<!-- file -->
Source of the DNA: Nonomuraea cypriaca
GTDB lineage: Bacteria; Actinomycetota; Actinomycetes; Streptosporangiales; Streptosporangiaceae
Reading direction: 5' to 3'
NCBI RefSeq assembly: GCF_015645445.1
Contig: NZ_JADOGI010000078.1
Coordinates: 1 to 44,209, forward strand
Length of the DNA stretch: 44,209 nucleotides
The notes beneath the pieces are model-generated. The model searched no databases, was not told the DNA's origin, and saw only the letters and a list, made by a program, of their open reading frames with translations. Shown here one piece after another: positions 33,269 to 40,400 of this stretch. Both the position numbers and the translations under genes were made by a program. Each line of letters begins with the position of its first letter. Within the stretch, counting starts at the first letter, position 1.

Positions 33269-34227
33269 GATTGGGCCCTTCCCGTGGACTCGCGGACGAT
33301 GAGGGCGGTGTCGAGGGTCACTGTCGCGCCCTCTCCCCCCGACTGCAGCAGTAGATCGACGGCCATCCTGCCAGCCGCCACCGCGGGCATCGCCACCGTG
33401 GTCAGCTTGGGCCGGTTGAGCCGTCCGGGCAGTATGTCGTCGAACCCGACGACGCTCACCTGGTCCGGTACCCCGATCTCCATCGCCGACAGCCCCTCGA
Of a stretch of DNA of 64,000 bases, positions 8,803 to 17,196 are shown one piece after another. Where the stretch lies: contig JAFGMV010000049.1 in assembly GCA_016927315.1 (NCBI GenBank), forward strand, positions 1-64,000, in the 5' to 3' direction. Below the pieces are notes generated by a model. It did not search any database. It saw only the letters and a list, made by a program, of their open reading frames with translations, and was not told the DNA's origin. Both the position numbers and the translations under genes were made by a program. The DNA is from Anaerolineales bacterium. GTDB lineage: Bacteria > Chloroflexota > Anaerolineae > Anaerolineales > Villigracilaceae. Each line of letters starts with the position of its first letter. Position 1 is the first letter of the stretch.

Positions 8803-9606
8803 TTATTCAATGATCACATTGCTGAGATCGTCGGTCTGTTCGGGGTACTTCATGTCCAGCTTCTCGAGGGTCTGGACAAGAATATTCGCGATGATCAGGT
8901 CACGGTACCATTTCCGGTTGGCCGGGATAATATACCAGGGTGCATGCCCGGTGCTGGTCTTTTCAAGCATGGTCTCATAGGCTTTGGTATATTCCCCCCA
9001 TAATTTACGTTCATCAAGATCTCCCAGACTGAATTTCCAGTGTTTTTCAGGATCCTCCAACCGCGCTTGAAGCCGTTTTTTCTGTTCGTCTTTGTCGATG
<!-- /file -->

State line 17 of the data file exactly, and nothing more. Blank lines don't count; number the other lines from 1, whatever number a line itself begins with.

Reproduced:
9001 TAATTTACGTTCATCAAGATCTCCCAGACTGAATTTCCAGTGTTTTTCAGGATCCTCCAACCGCGCTTGAAGCCGTTTTTTCTGTTCGTCTTTGTCGATG